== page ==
The coronavirus has upended crime. But measuring it has not been easy. And predicting its impact going forward may be even more difficult.
The virus has had wildly different effects around the region. On the one hand, crime is down. Regional statistics during the lockdown show an overall drop in criminality across Latin America. Besides homicides, where statistics are less clear, cases of robberies, muggings and assaults appear to be sharply down.
The capital of Argentina, Buenos Aires, reported a 90 percent drop in robberies in mid-April, down from an average of 225 cases to just 30 per day. Peru has registered a similar drop in street crimes of 84 percent.
But while crime may be down overall, enterprising criminals have been able to take advantage of a diminished police presence, with officers busy coping with other consequences of the coronavirus. In Ecuador, for example, almost 250 police officers and soldiers had been infected by the virus as of mid-April and many of their colleagues were busy helping the overwhelmed country cope with hundreds of deaths. Regionally, the enforcement of quarantine measures has monopolized numerous state security resources.
At the same time, some traffickers have continued doing business. Repeated seizures in Ucayali, Peru, indicate shipments of cocaine are still moving along Peru’s borders with Brazil and Bolivia. Major seizures in April also show that tons of drugs are still being moved by sea and air, even as land borders have become more supervised.
Homicide rates – a traditional barometer in normal times to measure predatory criminal activity – are even harder to gauge. In some countries across Latin America, homicides have continued unabated. In others, they’ve dropped off considerably.
Just after a reported drop in homicides in March in Honduras, residents of the northern industrial hub of San Pedro Sula witnessed two massacres in less than 24 hours on April 13 as local gangs reportedly wage a turf war for control. Across Mexico, authorities recorded 105 homicide victims on April 19, the most violent date so far in 2020.
In neighboring El Salvador, on the other hand, authorities recorded two consecutive days without a single homicide on March 24 and March 25 before a wave of at least 76 killings between April 24 and April 29. Authorities in Rio de Janeiro, Brazil’s second-largest city, have also documented a considerable drop in homicides amid the state government’s lockdown orders.
Criminal groups have responded differently to the coronavirus since it first landed in the region in late February. For now, it’s too early to tell how exactly the global pandemic will impact homicide rates, although the national quarantines ordered to try and fend off the virus do seem to be lowering levels of crime with fewer people in circulation.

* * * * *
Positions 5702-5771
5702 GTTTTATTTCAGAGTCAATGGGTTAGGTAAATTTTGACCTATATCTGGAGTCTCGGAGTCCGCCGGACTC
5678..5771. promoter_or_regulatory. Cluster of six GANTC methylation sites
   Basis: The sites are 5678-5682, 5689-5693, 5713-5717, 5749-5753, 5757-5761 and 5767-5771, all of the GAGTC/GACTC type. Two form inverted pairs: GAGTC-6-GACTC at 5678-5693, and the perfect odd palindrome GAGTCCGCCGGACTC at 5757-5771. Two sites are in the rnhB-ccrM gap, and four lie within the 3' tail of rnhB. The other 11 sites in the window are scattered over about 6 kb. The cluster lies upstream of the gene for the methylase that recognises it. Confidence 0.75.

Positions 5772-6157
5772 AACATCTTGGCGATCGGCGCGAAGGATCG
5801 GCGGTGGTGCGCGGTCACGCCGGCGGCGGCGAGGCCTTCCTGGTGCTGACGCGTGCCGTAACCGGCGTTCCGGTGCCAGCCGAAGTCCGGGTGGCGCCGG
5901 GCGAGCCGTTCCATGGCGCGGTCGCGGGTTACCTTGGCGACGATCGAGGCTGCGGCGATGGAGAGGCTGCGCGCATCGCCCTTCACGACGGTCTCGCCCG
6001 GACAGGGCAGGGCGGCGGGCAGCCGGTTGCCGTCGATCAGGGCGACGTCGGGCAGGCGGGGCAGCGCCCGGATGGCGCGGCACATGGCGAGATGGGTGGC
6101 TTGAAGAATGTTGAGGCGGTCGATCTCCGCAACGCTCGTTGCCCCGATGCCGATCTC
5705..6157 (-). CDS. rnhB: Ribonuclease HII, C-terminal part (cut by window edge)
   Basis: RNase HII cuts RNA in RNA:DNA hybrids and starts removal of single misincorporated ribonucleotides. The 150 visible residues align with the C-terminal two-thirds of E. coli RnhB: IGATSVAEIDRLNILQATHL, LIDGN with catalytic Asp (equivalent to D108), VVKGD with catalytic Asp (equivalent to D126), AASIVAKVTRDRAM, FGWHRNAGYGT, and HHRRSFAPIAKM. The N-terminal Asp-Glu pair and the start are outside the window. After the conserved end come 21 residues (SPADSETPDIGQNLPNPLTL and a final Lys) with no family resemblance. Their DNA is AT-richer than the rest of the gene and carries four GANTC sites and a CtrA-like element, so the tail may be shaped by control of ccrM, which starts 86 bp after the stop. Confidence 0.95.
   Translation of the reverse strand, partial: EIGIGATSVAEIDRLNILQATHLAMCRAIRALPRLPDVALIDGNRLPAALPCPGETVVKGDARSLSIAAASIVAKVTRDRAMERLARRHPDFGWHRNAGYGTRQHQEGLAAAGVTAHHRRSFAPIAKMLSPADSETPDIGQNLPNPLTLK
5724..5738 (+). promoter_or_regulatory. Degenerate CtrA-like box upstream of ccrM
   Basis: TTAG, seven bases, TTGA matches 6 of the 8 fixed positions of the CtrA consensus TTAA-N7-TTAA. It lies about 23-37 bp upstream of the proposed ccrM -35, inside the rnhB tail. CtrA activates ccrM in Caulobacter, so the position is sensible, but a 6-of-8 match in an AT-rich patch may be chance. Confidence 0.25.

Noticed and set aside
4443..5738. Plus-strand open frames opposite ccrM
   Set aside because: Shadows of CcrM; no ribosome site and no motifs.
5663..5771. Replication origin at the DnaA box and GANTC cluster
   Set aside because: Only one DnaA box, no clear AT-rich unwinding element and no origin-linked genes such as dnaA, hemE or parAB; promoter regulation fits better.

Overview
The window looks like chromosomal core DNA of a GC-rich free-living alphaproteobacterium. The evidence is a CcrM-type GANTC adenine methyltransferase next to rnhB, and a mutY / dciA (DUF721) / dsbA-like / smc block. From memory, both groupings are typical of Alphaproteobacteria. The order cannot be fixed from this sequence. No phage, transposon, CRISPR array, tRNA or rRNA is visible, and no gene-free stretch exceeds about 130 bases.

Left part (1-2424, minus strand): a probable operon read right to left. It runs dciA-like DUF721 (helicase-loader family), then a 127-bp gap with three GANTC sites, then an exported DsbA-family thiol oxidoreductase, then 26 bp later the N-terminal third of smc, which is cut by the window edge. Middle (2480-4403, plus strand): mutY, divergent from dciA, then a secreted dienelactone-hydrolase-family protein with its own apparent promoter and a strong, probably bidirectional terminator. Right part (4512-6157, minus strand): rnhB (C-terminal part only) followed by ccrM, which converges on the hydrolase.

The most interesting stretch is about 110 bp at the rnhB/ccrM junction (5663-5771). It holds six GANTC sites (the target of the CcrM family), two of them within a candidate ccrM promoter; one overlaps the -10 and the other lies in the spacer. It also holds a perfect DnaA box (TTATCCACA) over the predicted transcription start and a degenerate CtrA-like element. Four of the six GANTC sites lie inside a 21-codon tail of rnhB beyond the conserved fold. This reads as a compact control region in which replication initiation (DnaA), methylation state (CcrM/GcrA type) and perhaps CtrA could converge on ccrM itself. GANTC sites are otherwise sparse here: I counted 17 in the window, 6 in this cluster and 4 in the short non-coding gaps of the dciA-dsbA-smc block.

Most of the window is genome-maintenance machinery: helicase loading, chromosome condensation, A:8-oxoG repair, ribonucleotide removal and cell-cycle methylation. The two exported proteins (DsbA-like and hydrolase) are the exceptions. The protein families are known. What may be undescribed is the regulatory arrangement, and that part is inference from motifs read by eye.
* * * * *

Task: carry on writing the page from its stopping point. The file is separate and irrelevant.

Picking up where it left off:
What we do know is that unsanitary conditions and overcrowding mean coronavirus could spread like wildfire in many of Latin America’s prisons. Worried inmates have reacted accordingly, with riots seen in Brazil, Colombia, Venezuela, Argentina and Peru, among others.
And while some of the region’s more infamous inmates have been moved to house arrest, responses from authorities have been mixed. A number of countries have moved thousands of inmates to house arrest that are mostly from at-risk populations and that have committed non-violent crimes. Given the violence caused by overcrowding, prison systems could choose to not return these detainees to prison after the coronavirus outbreak, although monitoring so many under house arrest could prove challenging.
The coronavirus uprisings have also been met with brutal repression. On May 1, members of the Venezuelan National Guard (Guardia Nacional Bolivariana – GNB) opened fire on prisoners at the Los Llanos Penitentiary in the city of Guanare, leaving at least 47 dead and 67 wounded. The prisoners were reportedly protesting over a lack of food since the coronavirus lockdown prevented their relatives, on whom inmates are largely dependent for supplies, could no longer visit.
Still, even in this case, it’s uncertain how prison gangs will seek to take advantage of this situation. In Brazil, groups such as the First Capital Command (Primeiro Comando da Capital – PCC) and Red Command (Comando Vermelho) have so far tried to establish measures to keep the virus at bay, but they could eventually use the virus as leverage with the government to secure more control inside prisons.
What’s more, part of what happens in prisons is related to what happens with judicial systems in general. A large percentage of pretrial detainees in many of Latin America’s prisons has contributed to severe overcrowding and resulting security concerns, with some inmates waiting months to go to court. In the wake of the coronavirus, some governments have suspended the majority of judicial cases and imposed other restrictions to try and combat the spread of the disease, offering no alternatives to those yet to be convicted or that are jailed for low-level offenses or non-violent crimes.
It’s unclear how much these changes have impacted the system just yet, but proceedings for some high-profile cases have been delayed. In the United States, for example, former Honduran congressman Juan Antonio “Tony” Hernández had his sentencing postponed for the fourth time until June 29. He was convicted on drug charges in October 2019.
Other countries like Ecuador, Bolivia and Argentina are experimenting with virtual judicial hearings for pre-trial detainees, but a lack of access to technology for those facing charges and other barriers make this a difficult solution to scale up.
It remains to be seen how governments in the region will continue reacting, but judicial delays could see an already hamstrung prison system burst at the seams.
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